Why do progressives insist on trusting the same people who run the DMV to save the planet?
It’s the same rationale behind most all progressive policies: the notion that taxes, regulations and bureaucracies will secure liberty and justice for all.
By that logic, President Nixon’s executive action to create the Environmental Protection Agency in 1970 should have guaranteed a bright future for the American environment.
Unfortunately, the reality is that government creates more eco-hazards than it does solutions.
Just look at the past few years. $535 million of subsidies from the Obama administration couldn’t stop green energy manufacturer Solyndra from going bankrupt, putting thousands out of workers out of jobs.
Not only did EPA contractors release more than three million gallons of toxic wastewater into a Colorado river, but now the federal government is refusing to pay for those damages.
State bureaucrats and the EPA sat idle for a year and a half while lead seeped into the water supply of Flint, Mich., an act which defied federal regulations.
Still, in the same year Al Gore debuts his second enviro-Armageddon flick, progressives hold steadfast to their claim that government action is the cure-all for environmental crises.
I witnessed this eco-groupthink in action during a screening at the Finger Lakes Environmental Film Festival in Ithaca, New York, last year.
One of the premiere films screened at the festival was John Bowermaster’s “Dear President Obama.” A sequel to “Dear Andrew Cuomo,” Bowermaster made a direct appeal for executive action from then-President Obama and his successor to ban hydraulic fracturing (fracking) across the United States.
The Ithaca indie theater auditorium was packed with students and local activists, many of whom donned “Bernie 2016” campaign shirts. During the film, cameos from conservatives drew jeers from the crowd, while progressive politicos earned cheers.
Perhaps unintentionally, Bowermaster highlights cronyism as a central theme of “Obama.” Throughout the film, he features communities whose local and state governments colluded with fracking companies, overriding referendums and offering subsidies in order to bring their business to town.
Bowermaster contends by defying the will of the people, government has forced a service its constituents that is neither economically nor environmentally sustainable.
During the Q&A period, I stood up and proposed a solution: free markets and environmental federalism. If the film shows government hasn’t yet protected the environment, why not limit the power for bureaucrats to harm it?
“Have you considered limiting the scope of government as a means to achieve environmental justice?”
My question drew a smug, one-word response from the filmmaker:
The pro-Sanders crowd roared with laughter, and Bowermaster clarified:
“All we need is the right people in power.”
Fast-forward one year. Donald Trump is President. He has signed executive orders to reverse Obama’s environmental agenda. And the words “climate change” are banned from use in the Energy Department.
I wonder if they’re still laughing.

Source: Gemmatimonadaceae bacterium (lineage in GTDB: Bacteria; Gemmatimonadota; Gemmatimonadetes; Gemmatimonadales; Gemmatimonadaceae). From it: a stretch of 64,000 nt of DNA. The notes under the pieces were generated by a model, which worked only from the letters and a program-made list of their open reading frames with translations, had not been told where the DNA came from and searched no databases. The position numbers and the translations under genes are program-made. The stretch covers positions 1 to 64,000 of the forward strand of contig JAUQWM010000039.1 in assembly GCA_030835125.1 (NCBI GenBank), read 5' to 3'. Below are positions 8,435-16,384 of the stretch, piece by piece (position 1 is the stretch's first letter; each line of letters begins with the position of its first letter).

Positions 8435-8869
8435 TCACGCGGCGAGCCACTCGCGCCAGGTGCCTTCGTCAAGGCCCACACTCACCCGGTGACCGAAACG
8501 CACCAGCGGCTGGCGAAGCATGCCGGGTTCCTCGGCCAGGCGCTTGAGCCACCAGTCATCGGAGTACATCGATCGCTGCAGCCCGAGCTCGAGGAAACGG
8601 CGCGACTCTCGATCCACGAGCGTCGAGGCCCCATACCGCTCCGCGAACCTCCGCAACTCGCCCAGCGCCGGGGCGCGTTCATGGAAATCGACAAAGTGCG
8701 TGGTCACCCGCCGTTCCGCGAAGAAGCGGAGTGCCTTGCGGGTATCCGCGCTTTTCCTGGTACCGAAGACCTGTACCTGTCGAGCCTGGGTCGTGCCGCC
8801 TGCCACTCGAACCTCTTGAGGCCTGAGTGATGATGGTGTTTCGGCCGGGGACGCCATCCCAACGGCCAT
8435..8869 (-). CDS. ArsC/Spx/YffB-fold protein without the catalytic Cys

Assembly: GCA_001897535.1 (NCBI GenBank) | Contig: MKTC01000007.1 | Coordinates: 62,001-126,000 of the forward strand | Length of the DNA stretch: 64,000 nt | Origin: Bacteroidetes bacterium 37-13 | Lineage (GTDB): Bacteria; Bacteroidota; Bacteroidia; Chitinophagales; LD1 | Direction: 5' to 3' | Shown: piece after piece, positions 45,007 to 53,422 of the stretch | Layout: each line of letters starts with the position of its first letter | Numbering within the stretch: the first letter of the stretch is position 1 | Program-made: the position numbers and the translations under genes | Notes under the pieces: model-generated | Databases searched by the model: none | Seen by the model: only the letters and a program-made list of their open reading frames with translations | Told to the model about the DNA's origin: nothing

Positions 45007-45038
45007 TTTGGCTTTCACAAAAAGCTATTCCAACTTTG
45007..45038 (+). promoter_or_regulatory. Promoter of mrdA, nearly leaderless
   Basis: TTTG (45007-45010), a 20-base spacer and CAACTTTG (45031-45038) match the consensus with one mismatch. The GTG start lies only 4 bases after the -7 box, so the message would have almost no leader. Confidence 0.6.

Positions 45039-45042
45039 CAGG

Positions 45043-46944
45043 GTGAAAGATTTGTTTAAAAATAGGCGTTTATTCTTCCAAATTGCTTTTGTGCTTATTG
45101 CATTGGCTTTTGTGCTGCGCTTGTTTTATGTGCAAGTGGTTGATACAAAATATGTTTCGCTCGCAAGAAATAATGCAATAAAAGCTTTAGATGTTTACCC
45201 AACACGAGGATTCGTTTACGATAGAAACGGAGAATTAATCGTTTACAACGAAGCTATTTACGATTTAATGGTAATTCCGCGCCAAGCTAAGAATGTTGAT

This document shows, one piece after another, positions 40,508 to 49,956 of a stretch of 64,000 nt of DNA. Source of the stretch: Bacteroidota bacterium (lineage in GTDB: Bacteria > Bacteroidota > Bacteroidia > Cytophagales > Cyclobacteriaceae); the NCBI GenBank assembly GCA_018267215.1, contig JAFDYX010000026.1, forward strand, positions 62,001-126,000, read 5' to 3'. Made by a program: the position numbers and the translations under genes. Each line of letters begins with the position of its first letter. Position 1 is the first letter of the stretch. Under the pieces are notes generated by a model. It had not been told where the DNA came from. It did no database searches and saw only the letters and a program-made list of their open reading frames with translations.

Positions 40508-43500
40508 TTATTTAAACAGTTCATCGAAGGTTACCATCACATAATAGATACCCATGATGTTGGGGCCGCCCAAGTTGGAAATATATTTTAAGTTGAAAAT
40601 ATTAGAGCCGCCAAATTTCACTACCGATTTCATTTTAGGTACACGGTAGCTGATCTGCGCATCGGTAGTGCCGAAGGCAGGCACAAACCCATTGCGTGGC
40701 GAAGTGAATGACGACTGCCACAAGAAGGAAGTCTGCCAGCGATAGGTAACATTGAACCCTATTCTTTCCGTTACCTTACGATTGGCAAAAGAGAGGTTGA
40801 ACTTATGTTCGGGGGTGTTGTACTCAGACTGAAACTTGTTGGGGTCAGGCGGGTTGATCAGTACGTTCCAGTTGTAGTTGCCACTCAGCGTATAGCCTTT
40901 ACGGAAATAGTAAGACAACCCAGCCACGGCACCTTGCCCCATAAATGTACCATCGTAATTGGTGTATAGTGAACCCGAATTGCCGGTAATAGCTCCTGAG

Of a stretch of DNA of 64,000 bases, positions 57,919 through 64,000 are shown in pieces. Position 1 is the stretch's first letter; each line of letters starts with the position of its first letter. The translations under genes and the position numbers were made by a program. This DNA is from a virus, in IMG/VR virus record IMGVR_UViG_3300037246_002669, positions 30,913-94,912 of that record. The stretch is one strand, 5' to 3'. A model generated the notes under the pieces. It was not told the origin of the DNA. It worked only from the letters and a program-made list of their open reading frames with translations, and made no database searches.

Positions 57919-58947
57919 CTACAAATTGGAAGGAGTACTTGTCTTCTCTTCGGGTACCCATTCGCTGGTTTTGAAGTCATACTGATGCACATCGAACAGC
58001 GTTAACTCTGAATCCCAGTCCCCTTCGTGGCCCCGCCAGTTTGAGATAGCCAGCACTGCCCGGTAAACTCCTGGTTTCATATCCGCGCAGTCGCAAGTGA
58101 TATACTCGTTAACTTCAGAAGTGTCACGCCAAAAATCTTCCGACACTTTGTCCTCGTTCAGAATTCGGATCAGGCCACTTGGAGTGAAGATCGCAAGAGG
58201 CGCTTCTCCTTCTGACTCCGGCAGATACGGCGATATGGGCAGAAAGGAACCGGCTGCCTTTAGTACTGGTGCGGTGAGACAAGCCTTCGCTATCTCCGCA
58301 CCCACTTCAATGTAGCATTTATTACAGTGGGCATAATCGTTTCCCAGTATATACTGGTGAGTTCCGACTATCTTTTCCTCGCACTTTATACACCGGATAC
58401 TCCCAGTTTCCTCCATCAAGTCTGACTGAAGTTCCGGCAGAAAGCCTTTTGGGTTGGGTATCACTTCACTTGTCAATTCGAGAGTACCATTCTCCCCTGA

Thankfully, legislation is not the only means to save the planet. While eco-entrepreneurs garner less media coverage than bureaucrats, their innovation is both solving problems and creating profit.
Take Jigar Shah. To make solar panels more accessible to consumers, Shah founded SunEdison and created the Power Purchase Agreement business model.
By owning, maintaining and installing the solar equipment, SunEdison gave consumers the option to skip the capital investment on the panels. Instead, they purchased the electricity directly from SunEdison at a cheaper rate than off the grid, making clean energy more affordable.
Or Emily Wilkinson. Recognizing the dangers of excessive plastic waste, Wilkinson invested her time in creating choices instead of enacting bans for consumers. As a result, she created the botlfilter™, a portable water filter.
Now, consumers can now enjoy affordable, clean water on-the-go, without furthering an environmental hazard.
Then there’s Tim Whitley. Combining his background in portfolio management and consulting with his passion for environmental advocacy, Whitley launched the 501(c)(3) nonprofit Carbon Offsets to Alleviate Poverty (COTAP.org).
The business model of COTAP calls for individuals to chip in a donation to reflect their personal CO2 emissions, which will directly fund forestry projects in developing countries. Thanks to Whitley, individuals can voluntarily and effectively fight global poverty and global warming with one contribution.
These three individuals are just a few of many channeling an entrepreneurial spirit to solve environmental issues.
Rather than waiting for “the right people in power” to solve their problems, they took action and became the change they wanted to see in the world. Unlike legislation, their free market solutions cannot be eviscerated by the stroke of a pen from a new president.
Progressives often preach that modern companies must meet the “triple bottom line”: People, Planet, and Profit, in that order. While this proposition may be well-intentioned, it cannot be willed into practice.
Government proves the faults of this logic: Bureaucrats are ineffective and create harm to our environment, in part, because there they have no incentive to provide a quality protection.
It’s time for less legislation, and more laissez-faire.
To make the greatest impact, Progressives and environmental activists should cast government action aside and embrace the profit motive as the best means to improve our planet and its people.
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